Excessive alcohol consumption is common in many developing and developed countries, particularly amongst the poor. It has been associated with numerous social harms, including motor vehicle collisions, violence and other crimes, risky sexual behavior, long-run adverse health effects, reduced productivity at work, mortality, and morbidity. These harms are often borne by other individuals in society, either directly (as in the case of interpersonal violence) or indirectly (as in the case of public health insurance).Consequently, questions regarding the morality, (religious) norms, and correct societal regulation of alcohol have been debated in societies around the world for over two centuries, with virtually all modern and historical societies placing legal and religious constraints on alcohol consumption.
It is crucial, therefore, to accumulate robust empirical evidence that allows us to construct a clear picture of the true influence of alcohol on society. Despite this, our current understanding of the causal impact that alcohol has at a societal level is largely limited to the estimates of theoretical models. There is a scarcity of direct causal evidence at a societal level.One reason for this is that it is rare to observe an abrupt abatement in alcohol consumption in the entire population of a country. Without an exogenous shift of this nature, it is difficult to parse the influence of alcohol consumption on a particular outcome from the influence of the personal characteristics of individuals who choose to drink heavily.
The sudden and unexpected ban on the sale of alcohol in South Africa on July 13, 2020, (implemented to reduce trauma admissions to hospitals, thereby making more space for COVID-19 patients) provides a rare opportunity to understand how alcohol consumption influences behavior and outcomes at a societal level. A recent paper by BCCP Fellow Kai Barron and his co-authors Debbie Bradshaw, Charles D.H. Parry, Rob Dorrington, Pam Groenewald, Ria Laubscher, and Richard Matzopoulos evaluate the impact of this five week alcohol prohibition on mortality due to unnatural causes (e.g. interpersonal violence, motor vehicle collisions).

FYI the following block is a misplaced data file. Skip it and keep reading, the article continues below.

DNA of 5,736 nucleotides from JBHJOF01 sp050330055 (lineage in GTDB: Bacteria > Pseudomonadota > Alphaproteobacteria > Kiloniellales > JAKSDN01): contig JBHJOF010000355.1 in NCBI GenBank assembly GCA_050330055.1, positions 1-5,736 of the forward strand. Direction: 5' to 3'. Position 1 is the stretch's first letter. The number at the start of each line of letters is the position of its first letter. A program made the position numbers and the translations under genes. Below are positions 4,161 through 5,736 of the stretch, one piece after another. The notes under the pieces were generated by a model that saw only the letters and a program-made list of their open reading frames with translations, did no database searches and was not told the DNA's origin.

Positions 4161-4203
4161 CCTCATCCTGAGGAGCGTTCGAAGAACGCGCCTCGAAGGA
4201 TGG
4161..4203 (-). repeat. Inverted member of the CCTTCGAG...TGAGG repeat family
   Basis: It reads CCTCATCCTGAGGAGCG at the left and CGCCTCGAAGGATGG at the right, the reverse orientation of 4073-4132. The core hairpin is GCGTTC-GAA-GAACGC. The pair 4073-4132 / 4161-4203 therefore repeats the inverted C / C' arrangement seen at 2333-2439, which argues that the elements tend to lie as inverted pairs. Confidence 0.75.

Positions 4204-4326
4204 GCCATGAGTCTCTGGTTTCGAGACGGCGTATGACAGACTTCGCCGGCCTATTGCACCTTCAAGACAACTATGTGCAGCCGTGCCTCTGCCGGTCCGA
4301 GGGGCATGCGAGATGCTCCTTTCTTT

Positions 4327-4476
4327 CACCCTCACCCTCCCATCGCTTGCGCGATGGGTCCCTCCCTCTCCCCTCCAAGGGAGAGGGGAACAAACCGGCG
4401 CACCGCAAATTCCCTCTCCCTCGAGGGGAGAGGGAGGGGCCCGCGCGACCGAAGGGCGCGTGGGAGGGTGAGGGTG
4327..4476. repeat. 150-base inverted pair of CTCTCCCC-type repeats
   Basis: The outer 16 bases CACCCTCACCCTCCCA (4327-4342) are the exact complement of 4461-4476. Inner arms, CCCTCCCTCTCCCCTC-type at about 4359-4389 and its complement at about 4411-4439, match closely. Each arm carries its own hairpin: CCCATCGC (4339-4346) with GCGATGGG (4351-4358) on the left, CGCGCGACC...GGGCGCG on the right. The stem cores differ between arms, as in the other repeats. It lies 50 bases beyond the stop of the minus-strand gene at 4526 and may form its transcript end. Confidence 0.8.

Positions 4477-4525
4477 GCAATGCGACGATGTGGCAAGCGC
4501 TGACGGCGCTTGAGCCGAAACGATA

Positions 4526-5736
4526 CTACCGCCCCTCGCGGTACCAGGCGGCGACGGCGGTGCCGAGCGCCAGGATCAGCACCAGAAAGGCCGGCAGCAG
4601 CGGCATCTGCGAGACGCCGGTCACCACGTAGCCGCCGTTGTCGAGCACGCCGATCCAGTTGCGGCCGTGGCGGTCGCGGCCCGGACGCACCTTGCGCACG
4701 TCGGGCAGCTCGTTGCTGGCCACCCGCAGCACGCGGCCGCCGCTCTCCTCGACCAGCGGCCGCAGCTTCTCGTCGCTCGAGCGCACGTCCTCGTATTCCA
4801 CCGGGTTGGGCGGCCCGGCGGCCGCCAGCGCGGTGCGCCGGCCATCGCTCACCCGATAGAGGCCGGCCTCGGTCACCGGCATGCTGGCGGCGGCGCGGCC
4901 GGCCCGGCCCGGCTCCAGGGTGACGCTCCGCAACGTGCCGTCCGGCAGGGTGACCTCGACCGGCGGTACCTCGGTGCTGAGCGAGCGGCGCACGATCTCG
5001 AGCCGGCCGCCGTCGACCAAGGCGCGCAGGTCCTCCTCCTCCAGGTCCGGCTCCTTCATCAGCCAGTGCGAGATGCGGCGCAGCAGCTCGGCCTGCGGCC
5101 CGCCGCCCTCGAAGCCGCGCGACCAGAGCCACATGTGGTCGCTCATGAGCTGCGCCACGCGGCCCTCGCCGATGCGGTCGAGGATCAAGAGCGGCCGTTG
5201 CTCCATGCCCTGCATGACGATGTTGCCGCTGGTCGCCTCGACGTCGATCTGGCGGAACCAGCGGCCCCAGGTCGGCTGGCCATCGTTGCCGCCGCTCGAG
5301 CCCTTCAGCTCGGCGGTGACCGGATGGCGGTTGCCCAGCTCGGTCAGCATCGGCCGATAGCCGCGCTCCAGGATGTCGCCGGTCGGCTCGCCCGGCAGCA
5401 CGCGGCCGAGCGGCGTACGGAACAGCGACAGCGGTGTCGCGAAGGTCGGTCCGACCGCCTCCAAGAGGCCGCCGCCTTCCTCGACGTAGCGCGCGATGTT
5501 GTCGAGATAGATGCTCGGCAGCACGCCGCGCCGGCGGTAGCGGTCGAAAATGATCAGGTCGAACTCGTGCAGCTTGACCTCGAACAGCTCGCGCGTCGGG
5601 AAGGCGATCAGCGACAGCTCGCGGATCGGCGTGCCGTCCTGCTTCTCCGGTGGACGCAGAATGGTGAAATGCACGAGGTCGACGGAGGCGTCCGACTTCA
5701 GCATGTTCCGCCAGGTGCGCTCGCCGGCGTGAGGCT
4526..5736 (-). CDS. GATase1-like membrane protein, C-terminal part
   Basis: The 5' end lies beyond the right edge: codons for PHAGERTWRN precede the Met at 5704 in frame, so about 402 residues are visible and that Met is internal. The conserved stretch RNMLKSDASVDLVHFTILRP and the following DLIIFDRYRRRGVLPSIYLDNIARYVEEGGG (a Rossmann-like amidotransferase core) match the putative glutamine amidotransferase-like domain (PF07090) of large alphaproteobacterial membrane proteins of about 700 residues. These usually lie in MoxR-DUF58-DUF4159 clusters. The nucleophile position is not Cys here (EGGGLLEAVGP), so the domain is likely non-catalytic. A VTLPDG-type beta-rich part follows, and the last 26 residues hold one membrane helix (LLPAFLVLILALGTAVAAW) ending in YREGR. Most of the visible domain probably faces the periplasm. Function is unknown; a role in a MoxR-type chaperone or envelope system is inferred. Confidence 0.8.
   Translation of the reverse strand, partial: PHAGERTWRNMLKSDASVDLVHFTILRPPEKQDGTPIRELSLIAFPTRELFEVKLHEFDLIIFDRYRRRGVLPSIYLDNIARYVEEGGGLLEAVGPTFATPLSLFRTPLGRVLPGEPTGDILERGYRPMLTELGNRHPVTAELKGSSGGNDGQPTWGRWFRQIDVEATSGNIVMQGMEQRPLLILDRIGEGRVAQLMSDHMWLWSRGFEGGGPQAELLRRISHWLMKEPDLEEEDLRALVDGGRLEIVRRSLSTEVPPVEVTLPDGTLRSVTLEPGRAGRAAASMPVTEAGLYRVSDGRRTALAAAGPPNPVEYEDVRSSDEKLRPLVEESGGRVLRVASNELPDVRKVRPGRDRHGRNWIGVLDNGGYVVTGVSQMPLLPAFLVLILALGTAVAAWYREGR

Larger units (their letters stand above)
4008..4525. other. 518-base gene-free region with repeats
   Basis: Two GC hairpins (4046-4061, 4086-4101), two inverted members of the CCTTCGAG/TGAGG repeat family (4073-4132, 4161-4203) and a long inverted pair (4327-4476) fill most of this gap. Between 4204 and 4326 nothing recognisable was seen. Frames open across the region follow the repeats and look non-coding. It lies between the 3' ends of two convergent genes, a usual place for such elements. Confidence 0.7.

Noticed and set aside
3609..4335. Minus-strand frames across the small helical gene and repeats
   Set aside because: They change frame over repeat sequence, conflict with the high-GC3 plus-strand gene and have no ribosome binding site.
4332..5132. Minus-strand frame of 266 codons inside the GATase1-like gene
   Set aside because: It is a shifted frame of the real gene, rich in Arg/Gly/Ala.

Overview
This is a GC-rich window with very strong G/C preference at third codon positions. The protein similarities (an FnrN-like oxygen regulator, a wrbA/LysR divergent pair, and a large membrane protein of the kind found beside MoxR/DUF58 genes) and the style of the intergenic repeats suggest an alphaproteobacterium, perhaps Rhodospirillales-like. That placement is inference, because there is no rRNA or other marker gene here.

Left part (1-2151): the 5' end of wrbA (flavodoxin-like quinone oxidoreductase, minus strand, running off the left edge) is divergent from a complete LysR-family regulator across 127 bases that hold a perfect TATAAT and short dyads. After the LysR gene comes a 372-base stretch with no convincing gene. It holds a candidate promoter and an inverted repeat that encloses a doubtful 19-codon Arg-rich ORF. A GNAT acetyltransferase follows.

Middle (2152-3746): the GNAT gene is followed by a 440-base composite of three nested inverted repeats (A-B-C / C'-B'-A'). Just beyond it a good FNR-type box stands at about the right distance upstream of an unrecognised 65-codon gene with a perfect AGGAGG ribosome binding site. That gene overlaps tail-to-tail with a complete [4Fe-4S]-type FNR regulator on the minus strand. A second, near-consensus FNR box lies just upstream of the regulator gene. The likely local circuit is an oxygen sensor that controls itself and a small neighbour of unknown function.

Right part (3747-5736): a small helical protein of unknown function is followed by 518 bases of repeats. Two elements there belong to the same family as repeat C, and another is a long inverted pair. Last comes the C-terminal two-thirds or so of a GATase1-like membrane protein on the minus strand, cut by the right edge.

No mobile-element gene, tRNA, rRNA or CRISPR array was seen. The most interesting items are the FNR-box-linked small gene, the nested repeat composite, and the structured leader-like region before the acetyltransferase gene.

The authors find that the policy reduced the number of unnatural deaths by 21 per day, or approximately 740 over the five-week period. This constitutes a 14% decrease in the total number of deaths due to unnatural causes in the country. This reduction was predominantly confined to men (who constitute approximately 80% of the 50 000 unnatural deaths in South Africa in a typical year). Furthermore, approximately half of the effect was amongst younger males, aged 15-34 years.
The authors argue that the estimated effect size of 14% represents a lower bound on the true impact of alcohol on short-run mortality, and underscores the severe influence that alcohol has on society—even in the short-run. This is valuable as it provides policy makers with robust evidence about whether reducing alcohol consumption is an effective way to save lives in the short-run.It therefore contributes evidence towards the larger discussion regarding the aggregate costs and benefits of alcohol consumption for society.
The full paper “Alcohol and Short-Run Mortality: Evidence from a Modern-Day Prohibition” is available as an SSRN Discussion paper.
This text is jointly published by BCCP News and BSE Insights.